ColumnsDisciple’s Corner

St. Joseph’s example as an antidote to the crisis of masculinity

As incredible as it seems, we know next to nothing about St. Joseph, arguably the most important influence in Jesus’s human life after Mary, his mother.

We know that his family came from the town of Bethlehem and was descended from the family of David … that he was engaged to a young woman and was unwilling to disgrace her when she became pregnant … that on the advice of an angel he fled to Egypt with the child Jesus and his mother to avoid King Herod’s massacre of young boys … that he worked as a craftsman – by tradition, a carpenter – in the town of Nazareth when they returned.

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According to Scripture, Joseph accompanied Mary and the young Jesus to Jerusalem where they lost track of Jesus’s whereabouts and later found him discussing with the rabbis. After that, the family returned to Nazareth where the young Jesus “increased in wisdom and in years.”

From that point on there is no mention of Joseph in the Gospels, and tradition assumed that he had died before Jesus began his public ministry.

In “My Life with the Saints,” Father James Martin says we can assume that during this “hidden time” Joseph passed on to the young Jesus the values required to become a good craftsman – among them patience, judgment, honesty and persistence.

Martin is convinced Joseph would have also had a powerful influence on his son’s religious faith and, eventually, an understanding of his mission in the world.

“It is this hiddenness of Joseph’s life that speaks to me,” Martin writes. “Appearing only briefly in the Gospels, given no words to speak, Joseph leads a life of quiet service to God, a life that remains totally unknown to us – necessarily, a life of humility.”

I imagine that if we want to know more about the kind of man Joseph was we might look to the kind of man his son became.

If he lived in our times would he have driven a huge pickup, owned a collection of guns, assumed the right to hit on vulnerable women, enjoyed the violence of professional football, feared people who looked, thought or spoke differently and came from other places, or believed that people get what they deserve?

I’m guessing maybe not, which means perhaps that Joseph becomes something of a role model and example for our times.

In a society where so much violence and hatred seems to be rooted in the alienation of men from their families, society and their selves, maybe St. Joseph is an antidote to a crisis about masculinity and the widespread confusion about what makes men “real men.”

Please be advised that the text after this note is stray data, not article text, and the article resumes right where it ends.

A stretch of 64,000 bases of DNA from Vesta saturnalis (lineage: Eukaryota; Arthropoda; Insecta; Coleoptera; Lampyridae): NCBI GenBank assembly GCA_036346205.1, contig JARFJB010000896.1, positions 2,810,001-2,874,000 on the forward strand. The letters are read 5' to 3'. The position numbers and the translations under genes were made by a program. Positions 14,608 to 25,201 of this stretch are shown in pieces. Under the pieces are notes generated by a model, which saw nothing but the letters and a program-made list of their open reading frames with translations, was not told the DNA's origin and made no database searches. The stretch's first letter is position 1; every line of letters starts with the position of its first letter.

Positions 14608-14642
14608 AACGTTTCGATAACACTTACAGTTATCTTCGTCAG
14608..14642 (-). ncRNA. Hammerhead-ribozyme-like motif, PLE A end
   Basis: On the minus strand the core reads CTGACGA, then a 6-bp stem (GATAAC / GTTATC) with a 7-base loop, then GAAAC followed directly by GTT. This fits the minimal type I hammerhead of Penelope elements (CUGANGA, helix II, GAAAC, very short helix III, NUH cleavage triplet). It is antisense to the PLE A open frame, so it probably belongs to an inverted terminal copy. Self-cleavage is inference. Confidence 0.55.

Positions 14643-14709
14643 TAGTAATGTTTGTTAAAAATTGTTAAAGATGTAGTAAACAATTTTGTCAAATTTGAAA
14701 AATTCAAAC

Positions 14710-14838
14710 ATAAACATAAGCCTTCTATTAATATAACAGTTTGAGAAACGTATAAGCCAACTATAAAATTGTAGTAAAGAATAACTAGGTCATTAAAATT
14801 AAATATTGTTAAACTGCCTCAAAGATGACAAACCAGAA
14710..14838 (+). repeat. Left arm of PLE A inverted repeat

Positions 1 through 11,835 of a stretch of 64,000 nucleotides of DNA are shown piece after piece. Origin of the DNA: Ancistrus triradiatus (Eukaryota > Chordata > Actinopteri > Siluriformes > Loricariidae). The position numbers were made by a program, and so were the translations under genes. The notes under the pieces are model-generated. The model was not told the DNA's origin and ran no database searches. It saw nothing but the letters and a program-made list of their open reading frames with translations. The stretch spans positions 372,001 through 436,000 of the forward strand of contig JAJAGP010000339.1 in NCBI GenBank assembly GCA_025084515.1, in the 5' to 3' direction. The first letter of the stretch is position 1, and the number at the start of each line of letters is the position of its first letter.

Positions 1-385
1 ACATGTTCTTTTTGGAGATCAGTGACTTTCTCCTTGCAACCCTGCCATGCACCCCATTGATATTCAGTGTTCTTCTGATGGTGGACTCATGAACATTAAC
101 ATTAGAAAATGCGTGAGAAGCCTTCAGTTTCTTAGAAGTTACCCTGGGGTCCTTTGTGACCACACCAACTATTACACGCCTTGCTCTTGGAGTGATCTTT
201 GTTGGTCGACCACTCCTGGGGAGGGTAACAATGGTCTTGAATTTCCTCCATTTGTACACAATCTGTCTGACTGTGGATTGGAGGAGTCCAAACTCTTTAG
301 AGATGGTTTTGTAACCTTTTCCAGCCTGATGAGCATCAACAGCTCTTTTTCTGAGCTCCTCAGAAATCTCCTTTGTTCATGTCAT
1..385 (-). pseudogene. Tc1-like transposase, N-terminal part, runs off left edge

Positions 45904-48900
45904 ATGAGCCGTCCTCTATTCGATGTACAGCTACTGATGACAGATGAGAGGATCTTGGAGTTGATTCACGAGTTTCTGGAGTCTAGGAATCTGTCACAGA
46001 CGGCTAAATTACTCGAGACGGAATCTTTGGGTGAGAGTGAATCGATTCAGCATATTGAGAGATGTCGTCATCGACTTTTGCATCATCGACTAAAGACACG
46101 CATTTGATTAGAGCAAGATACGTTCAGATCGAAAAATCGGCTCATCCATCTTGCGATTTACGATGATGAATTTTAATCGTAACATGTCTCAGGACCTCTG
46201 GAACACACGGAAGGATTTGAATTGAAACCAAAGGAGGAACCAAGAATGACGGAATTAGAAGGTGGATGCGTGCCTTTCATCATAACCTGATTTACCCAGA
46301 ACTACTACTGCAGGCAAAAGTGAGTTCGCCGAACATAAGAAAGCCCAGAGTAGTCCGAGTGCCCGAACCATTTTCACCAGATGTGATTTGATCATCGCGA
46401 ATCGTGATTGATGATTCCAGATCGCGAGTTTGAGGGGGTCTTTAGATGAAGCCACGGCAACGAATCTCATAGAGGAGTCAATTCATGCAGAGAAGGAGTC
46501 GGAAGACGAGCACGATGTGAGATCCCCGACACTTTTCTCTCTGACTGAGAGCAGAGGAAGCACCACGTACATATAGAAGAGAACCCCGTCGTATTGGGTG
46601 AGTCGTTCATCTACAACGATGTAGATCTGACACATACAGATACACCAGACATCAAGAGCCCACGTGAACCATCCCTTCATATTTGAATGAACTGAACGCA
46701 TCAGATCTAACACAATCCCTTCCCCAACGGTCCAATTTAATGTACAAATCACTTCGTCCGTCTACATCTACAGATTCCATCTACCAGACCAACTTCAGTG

What do you think?

Pray and Reflect

Use one or more of the following questions for personal reflection, group discussion or private journaling:

  • On a scale of 1 (low) to 5 (high) rate how important do you think St. Joseph is as a role model today. How would you have rated him five years ago?
  • Do you know men who have lived quiet lives of dedication and service to their families like St. Joseph did? Why do you think the Gospels do not give St. Joseph more credit? Do you think St. Joseph is a good role model for men today? Why or why not? Which of his qualities would you want our boys and young men to know and emulate?
  • I think the most important thing about St. Joseph is …

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Dave Cushing is director of adult faith formation for the Catholic parishes in Waterloo. The Disciple’s Corner is sponsored by the Archdiocese of Dubuque’s Office of Faith Formation and Education and is funded through the Archdiocesan Educational Development Board. It is designed to help catechists, teachers, parents, grandparents, guardians and other adults grow in their appreciation of their role as disciples of Jesus Christ.


Here is part of what Charles de Foucauld imagined Jesus telling us about his -“hidden life” in the home at Nazareth:

“What was it I was teaching you? I was teaching you primarily that it is possible to do good … without using words, without preaching, without fuss, but by silence and by giving … good example. …

“What kind of example? The example of devotion to duty toward God lovingly fulfilled, and goodness to all. …

“I was teaching you to live by the labor of your own hands, so as to be a burden on no one and to have something to give to the poor. And I was giving this way of life an incomparable beauty—the beauty of being a copy of mine.”